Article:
In principle, a distinction is drawn between three types of salt: evaporated salt, sea salt and rock salt. All these types of salt are obtained in different ways, using different equipment and methods. Swiss Saltworks uses the evaporated salt process to obtain salt.
Common or evaporated salt
The salt is extracted from the rock salt layer at depths of as much as 400 metres. Read on to learn more about how salt is extracted, produced and processed.
At its Schweizerhalle, Riburg and Bex sites, Swiss Saltworks leaches salt out of the rock salt layers at depths of as much as 400 metres, by feeding in water. The concentrated salt solution flows through pipelines to the drilling field collection tank, from where it is transported to the saltworks for softening and to undergo the crystallisation process in the evaporator plant. The salt solution (brine) used to be “boiled up” in large pans. The common salt obtained in this way was therefore known as “cooked” or “evaporated” salt. These traditional terms have remained in use (in German) through to modern times.
The exploratory boreholes are extended and fitted with pipes in order to leach and extract the brine, i.e. three concentric pipes are lowered into the holes and fixed. The innermost pipe carries the saturated brine upwards, the second carries an infeed of fresh water from above, and the outermost pipe carries nitrogen, which is used as a protective gas to prevent rapid leaching between the suprajacent salt and the inflow of fresh water. A network of underground brine, water and protective gas pipes stretches for several kilometres below the drilling fields, traversing height differences of up to 400 metres; the pipes meet up in underground pumping stations. The brine flows into the drilling field collection tank where it is visible for the first time as a liquid that is already as clear as water.
The unprocessed brine from the drilling fields flows into the saltworks’ collection tank, from where it is pumped into the reactor tanks of the brine softening plant. As well as 310 g of pure common salt, each litre of saturated unprocessed brine also contains 6–8 g of dissolved calcium and magnesium salts. These secondary salts would rapidly encrust the heating chambers of the evaporators with a rock-hard coating, thereby drastically reducing the plant’s performance. For this reason, the secondary salts are removed by precipitation, i.e. the unprocessed brine is softened. This takes place in two phases with the addition of quick lime, soda and carbon dioxide. The main residues obtained from this process are gypsum and lime, which are compressed and pumped into decommissioned caverns.
Hot steam at 140°C causes the brine to boil in the evaporator. The steam that is formed (now referred to as “flash steam”) is fed away from the top of the evaporator. The salt crystallises continuously and collects at the lower end of the evaporator as a wet paste.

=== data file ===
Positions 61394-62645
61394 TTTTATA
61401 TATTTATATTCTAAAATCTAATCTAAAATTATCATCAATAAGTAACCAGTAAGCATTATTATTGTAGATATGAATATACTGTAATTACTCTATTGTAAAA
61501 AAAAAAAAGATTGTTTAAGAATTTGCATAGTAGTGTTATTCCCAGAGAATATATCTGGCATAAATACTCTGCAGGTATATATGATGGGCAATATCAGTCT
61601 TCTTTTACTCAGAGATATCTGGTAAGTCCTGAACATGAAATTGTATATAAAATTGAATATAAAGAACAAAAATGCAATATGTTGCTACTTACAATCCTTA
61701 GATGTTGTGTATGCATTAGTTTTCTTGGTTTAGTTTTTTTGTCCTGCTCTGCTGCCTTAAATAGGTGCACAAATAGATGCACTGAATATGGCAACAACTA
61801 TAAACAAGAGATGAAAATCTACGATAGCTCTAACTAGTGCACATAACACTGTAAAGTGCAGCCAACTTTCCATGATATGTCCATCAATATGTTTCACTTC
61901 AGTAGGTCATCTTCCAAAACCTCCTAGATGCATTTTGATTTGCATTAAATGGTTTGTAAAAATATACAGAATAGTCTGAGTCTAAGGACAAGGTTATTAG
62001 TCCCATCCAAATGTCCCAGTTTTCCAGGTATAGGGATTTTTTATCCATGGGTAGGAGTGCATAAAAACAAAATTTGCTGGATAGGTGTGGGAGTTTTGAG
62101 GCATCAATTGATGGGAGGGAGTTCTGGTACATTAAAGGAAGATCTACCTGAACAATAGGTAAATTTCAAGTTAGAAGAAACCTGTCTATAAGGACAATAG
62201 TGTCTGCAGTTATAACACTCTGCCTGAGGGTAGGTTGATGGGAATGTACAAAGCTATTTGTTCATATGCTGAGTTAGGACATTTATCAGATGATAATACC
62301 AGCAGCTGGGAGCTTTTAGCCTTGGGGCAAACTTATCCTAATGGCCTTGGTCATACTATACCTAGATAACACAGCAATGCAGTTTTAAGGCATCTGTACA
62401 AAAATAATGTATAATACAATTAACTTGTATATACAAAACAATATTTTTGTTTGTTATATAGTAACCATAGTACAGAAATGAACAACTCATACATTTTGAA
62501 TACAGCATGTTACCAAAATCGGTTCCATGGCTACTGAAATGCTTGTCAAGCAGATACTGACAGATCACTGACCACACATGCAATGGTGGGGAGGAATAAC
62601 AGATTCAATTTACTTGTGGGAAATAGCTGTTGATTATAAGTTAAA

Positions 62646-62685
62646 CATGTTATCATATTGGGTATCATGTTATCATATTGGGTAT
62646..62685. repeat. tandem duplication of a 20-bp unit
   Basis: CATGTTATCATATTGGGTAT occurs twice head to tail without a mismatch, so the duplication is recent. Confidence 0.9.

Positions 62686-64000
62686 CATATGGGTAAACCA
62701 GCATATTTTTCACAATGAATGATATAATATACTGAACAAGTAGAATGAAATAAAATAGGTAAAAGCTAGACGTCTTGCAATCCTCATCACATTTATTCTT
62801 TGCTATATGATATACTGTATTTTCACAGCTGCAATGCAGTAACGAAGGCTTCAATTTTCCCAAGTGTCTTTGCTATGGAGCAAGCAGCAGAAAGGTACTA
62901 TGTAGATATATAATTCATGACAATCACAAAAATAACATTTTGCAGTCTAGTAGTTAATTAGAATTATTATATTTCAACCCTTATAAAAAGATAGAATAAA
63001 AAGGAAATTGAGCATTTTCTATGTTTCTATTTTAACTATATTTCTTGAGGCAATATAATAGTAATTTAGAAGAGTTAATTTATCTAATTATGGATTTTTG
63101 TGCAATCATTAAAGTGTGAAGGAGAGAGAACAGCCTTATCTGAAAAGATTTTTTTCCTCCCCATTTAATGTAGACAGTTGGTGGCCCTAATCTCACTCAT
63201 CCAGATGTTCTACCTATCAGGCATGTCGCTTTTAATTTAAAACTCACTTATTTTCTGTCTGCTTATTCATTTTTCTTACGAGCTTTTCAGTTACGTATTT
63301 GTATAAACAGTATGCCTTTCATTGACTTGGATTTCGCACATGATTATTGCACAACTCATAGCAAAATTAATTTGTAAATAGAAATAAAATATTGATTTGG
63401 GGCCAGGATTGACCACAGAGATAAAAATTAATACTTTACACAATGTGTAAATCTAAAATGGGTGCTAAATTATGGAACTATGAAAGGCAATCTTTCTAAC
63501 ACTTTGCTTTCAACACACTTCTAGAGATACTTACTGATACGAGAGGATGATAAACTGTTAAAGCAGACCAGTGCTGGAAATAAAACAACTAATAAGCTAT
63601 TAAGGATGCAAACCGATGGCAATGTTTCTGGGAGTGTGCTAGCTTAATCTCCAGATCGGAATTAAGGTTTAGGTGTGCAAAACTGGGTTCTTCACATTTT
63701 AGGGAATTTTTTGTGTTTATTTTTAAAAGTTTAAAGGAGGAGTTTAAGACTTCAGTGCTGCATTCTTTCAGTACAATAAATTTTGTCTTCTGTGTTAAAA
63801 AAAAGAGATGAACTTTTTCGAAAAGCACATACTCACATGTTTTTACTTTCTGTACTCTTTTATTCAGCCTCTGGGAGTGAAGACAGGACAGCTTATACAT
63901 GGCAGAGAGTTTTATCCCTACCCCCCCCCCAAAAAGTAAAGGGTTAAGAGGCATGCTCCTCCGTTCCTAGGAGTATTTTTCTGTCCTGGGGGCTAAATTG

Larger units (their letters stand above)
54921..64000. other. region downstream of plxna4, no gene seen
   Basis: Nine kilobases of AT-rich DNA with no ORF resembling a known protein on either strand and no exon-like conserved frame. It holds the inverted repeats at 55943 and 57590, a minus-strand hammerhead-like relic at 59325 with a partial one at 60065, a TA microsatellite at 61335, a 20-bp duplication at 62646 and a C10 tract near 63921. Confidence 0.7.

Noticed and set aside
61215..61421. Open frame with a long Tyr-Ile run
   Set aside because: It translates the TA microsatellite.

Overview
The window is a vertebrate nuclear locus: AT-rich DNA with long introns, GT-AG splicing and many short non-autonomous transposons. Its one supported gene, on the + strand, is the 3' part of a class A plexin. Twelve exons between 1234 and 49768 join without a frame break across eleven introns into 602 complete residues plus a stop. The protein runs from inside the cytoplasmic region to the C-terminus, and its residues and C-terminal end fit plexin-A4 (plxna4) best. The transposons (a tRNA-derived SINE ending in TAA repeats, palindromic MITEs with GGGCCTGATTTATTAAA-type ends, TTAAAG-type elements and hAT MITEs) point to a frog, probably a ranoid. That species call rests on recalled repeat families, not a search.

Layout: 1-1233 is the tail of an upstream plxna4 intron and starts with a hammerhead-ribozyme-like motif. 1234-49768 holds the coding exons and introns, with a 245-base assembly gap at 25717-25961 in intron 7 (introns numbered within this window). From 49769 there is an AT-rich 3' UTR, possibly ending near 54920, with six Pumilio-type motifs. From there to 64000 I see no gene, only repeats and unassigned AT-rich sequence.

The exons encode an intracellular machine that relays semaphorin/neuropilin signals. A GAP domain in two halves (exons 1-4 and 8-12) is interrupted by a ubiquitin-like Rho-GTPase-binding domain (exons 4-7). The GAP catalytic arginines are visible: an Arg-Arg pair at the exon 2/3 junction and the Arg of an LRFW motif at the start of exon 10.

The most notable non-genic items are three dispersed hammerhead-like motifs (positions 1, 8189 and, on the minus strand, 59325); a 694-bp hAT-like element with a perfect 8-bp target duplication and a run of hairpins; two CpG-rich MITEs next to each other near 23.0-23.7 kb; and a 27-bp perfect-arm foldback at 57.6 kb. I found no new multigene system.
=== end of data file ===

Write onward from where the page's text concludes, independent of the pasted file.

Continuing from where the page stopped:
Schweizerhalle Saltworks operates six evaporators. They are over 20 m tall and each of them has a volume of 100 cubic metres. The entire plant operates on the principle of mechanical steam compression. The flash steam is washed, fed into compressors where it is compressed, and then heated to 140°C again so that it can be re-used as heating steam. Thanks to this process, the heating energy required to produce salt nowadays is fifteen times less than in the past.
The wet salt paste is fed from the evaporators to the centrifuges. The paste is centrifuged at high speed so as to separate the water and the salt. 2% water is left in the salt as residual moisture. The salt now takes on a luminous white appearance for the first time and is as clean as fresh powder snow.
The fluidised bed dryer now performs another stage in the drying process; its hot airstream practically drives the last of the water out of the salt. Only a very few millilitres of water are left in 100 kg of salt.
Harvesting sea salt at Messolonghi, Greece Sea salt is the name for salt obtained mechanically or manually by evaporating seawater in natural marine lagoons or artificially created saltmarshes (marine salt flats).
Harvesting sea salt
Obtaining salt by evaporating seawater in natural lagoons or artificially created ponds, saltmarshes or marine salt flats is one of the oldest processes. Saltmarshes were mainly created near to areas inhabited by ancient civilisations and on flat stretches of coastline. The principle has remained the same over the centuries. However, the system of evaporation and crystallisation ponds and the method of operating them has gradually been perfected.
The salt harvest used to be carried out laboriously by hand in the huge saltworks, but nowadays the work is performed by machines.
Obtaining rock salt by open-cast mining. Salar Grande, Chile. Rock salt is the name for dry salt that is extracted from salt-bearing (saliniferous) rock layers with the help of mining methods. Most salt mines operate underground, but in salt deserts the rock salt is also mined on the surface (open-cast mining).
Rock salt (halite) is salt left behind by the primordial oceans millions of years ago when lagoons dried out. These layers of salt were covered by rock formations, so they are located underground or inside mountains. Salt is also found on the surface in desert regions. The historic salt mine of the Celts at Hallstatt dating from about 1000 B.C. has become famous.
Extracting rock salt from mines
Nowadays, the majority of the world’s salt is obtained from underground or open-cast mining. This is made possible thanks to modern mechanical mining technology.